I’m not exactly the perfect role model when it comes to talking about career choices. I’ve never had any idea what I wanted to be when I grew up. Still don’t, in fact. So I find it fascinating to watch how my two sons are developing in terms of what they like and the underlying preferences that reveal how different they are.
The theoretical one
I’ve written before about how Isaac (now 5½) is all about establishing, understanding and following rules and regulations. He’d make a great health and safety inspector, complete with hard hat and clipboard.
At Legoland last week he did the Driving School, where kids drive little electric cars around a road course complete with junctions, roundabouts and other traffic furniture. Isaac, of course, is the one child who listens attentively to instructions, always drives on the left, stops at stop signs, checks carefully in both directions at T-junctions and gives anyone who doesn’t do the same a stern ticking-off – even kids twice his age and size.
Underlying all of this is a love of intricate detail, an engineer’s eye for design and the thoughtfulness that comes from being the oldest of three siblings. Last week he returned from an afternoon out at the park and started sketching out his design for his perfect playground, taking into account his favourite parts of the various parks he frequents and throwing in some unexpected flourishes.
You might be able to make out the model village (based on Bekonscot in Beaconsfield, the oldest model village in the world, fact fans) in the top-left corner, and the sand pit, flying fox, roundabout and swings along the bottom. But he has also thoughtfully included a baby play area (for little sister Kara), benches to sit on, ample parking for both cars and baby buggies and an area for kids to store their shoes while playing on the climbing frames and other soft-play equipment. He talked me through his meticulous plan with impressive clarity of logic and no small amount of pride.
I suspect he has already submitted the planning application and is even now shortlisting contractors. It’s like an episode of Parks and Recreation where they actually get something done.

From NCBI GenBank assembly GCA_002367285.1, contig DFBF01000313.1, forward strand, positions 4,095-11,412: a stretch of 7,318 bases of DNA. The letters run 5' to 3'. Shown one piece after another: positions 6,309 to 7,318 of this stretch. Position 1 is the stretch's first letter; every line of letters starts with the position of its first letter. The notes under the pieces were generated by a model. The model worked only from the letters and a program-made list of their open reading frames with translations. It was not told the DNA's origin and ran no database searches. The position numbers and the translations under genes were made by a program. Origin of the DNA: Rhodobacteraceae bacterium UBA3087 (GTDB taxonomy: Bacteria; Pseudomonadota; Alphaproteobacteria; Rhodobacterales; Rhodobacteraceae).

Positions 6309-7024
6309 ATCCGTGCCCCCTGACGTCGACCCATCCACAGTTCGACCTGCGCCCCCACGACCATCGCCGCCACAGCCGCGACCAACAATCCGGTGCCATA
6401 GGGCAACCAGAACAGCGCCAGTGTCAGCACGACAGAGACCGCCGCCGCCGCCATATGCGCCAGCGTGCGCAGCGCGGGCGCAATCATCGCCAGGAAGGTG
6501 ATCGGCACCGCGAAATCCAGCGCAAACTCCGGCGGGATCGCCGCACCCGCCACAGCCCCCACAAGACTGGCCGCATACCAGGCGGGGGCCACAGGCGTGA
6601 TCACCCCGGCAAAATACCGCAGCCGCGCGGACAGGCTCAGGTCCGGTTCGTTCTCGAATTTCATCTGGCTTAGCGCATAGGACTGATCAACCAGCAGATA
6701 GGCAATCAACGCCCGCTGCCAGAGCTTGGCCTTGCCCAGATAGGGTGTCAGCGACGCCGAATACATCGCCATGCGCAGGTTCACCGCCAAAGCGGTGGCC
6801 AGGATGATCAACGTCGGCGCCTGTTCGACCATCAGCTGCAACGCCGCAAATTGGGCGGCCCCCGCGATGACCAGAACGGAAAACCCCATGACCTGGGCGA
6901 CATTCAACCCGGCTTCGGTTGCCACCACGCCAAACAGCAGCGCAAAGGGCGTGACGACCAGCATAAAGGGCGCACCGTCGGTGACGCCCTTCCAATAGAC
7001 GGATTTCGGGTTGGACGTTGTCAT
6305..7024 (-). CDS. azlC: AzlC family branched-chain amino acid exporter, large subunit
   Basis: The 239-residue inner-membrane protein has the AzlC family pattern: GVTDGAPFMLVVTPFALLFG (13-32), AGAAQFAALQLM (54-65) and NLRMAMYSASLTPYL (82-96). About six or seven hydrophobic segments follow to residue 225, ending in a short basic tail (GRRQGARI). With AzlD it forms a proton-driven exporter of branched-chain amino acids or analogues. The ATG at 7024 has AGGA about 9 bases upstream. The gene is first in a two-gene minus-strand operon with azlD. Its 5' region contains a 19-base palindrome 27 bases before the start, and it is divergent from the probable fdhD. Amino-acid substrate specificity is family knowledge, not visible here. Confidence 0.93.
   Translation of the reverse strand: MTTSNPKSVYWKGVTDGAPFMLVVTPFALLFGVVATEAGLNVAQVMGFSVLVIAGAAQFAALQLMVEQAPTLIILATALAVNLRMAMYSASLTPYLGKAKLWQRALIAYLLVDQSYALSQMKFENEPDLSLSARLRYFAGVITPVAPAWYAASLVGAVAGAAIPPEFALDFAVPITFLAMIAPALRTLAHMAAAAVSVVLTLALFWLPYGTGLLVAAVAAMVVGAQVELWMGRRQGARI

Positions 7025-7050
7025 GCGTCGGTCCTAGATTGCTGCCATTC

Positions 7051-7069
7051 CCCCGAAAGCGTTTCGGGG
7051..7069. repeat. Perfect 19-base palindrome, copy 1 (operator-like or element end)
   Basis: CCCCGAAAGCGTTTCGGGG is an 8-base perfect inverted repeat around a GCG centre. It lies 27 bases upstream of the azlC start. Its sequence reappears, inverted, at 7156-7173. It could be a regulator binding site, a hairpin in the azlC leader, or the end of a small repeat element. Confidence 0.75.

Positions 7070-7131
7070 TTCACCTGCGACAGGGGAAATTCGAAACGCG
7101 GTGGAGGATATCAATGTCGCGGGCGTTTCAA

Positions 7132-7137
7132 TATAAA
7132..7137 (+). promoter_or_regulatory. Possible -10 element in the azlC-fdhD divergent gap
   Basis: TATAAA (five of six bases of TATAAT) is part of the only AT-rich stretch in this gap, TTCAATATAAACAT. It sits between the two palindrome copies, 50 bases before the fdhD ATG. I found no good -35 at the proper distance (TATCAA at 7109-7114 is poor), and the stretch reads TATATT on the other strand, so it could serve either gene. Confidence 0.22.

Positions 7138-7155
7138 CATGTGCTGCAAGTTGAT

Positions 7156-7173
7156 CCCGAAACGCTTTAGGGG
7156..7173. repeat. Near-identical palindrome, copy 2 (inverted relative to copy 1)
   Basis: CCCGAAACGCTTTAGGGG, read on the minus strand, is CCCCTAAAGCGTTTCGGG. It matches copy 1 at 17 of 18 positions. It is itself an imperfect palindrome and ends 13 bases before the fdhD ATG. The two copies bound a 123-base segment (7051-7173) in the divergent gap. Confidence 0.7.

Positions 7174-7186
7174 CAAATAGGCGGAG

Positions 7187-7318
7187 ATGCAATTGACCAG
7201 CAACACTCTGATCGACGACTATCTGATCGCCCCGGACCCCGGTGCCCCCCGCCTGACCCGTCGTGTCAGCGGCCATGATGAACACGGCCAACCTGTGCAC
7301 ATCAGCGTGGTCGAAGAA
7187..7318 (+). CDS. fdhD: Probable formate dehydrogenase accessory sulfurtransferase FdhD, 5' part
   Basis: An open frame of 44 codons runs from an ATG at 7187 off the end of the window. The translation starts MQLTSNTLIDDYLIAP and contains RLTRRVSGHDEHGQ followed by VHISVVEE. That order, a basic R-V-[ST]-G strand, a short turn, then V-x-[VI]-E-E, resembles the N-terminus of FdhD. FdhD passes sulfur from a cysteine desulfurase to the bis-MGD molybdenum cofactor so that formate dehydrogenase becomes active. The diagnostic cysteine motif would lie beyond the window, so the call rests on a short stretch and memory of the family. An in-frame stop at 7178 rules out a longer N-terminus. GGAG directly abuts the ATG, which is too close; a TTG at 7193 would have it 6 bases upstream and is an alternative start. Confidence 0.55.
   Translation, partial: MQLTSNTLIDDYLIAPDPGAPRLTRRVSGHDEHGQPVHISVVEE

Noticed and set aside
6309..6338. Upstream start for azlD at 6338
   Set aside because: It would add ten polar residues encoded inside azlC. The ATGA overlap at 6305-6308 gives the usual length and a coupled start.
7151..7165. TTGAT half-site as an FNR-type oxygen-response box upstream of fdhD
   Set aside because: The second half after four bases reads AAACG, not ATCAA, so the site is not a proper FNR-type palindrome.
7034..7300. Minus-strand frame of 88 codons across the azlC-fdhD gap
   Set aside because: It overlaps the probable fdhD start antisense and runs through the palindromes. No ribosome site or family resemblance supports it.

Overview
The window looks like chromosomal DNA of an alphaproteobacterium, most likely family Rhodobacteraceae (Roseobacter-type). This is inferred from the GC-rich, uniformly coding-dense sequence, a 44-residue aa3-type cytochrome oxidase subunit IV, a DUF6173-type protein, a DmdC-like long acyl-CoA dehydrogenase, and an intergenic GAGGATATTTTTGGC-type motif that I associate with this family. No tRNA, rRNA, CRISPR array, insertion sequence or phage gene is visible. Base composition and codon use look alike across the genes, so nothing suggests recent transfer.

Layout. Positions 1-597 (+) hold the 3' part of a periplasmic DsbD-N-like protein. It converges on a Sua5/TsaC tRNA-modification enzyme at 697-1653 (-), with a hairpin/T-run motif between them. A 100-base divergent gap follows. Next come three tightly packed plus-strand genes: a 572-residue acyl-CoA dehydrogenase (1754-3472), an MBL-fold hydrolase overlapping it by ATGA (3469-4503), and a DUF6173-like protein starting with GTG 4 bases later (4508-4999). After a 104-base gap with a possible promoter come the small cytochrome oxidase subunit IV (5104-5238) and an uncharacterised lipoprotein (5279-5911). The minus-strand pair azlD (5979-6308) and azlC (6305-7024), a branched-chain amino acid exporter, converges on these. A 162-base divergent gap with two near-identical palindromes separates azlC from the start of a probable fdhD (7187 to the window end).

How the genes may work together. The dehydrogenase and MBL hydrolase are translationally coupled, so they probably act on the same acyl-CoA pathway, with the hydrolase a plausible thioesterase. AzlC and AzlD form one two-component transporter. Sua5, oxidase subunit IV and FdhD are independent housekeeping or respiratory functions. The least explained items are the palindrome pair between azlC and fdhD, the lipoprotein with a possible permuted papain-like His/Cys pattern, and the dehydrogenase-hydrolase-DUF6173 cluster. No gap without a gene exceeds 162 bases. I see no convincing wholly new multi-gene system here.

Isaac has gone through many phases over the past two to three years. For a long while everything had to be pink, then there was his ballerina phase, but while some of his favourite pastimes have burned as intensely as a bonfire and died down almost as quickly, his ongoing preference for order and detail and suggests that he’s more of an engineer than an artist.
The practical one
Compared to his cautious, rational brother, Toby (nearly 3½, but thinks he’s 5½) throws himself headlong at the world with barely a thought for his own personal safety and only worries about rules so that he knows when he is breaking them (usually with no small amount of glee).
Whereas Isaac is more likely to pick up the iPad to play a strategy or puzzle game (such as the tablet version of Rush Hour, which I wrote about last week), Toby’s current obsession is the dressing-up app Toca Tailor. (To be fair, Isaac quite likes it too.)
Where Zac is of a more theoretical bent, Toby is definitely more hands-on and practical. Isaac fusses over details, Toby is content with broad brush strokes. Toby’s physical co-ordination is definitely superior to Isaac’s at the same age – he has a noticeably greater aptitude for throwing, kicking or catching a ball – and he seems more comfortable independently drawing and making things too.
Is he going to be the next Paul Smith or Ozwald Boateng? Probably not. But it wouldn’t surprise me if he ended up doing something creative that requires him to use his hands more than a keyboard. Wrecking-ball operator, boxer, croupier, that kind of thing.
Together the boys make quite a formidable team: Isaac designs concepts and creates a set of rules around them, while Toby gets on with the doing and pushes the boundaries by challenging whatever rules are in place. They definitely bring more out of each other than if they were playing alone – the whole is more than the sum of their parts – and when they’re playing together well and not fighting (about 85% of the time), they can be quite happily left to their own devices for long periods, to the extent that prising them away for dinner, bedtime or going out can be quite a battle.
Of course, if there’s one thing I’ve learned, it’s that just when I think I’ve worked out what the boys like it will change in the blink of an eye. But I’d say there are definite patterns emerging in their behaviour that suggests that neither wants to have the old-fashioned ambition of being a train driver when they grow up. Isaac might design a new rail network, and Toby would probably take great delight at sprinting across the tracks playing chicken with trains while his brother chases after him telling him it’s against the rules, but that’s as far as any association with trains is likely to go.
Whatever our boys decide to be, though, I hope it’s something they’re truly passionate about that fires their imagination and enthusiasm the same way things do now. Ultimately that’s what we all want but so many of us ever rarely achieve.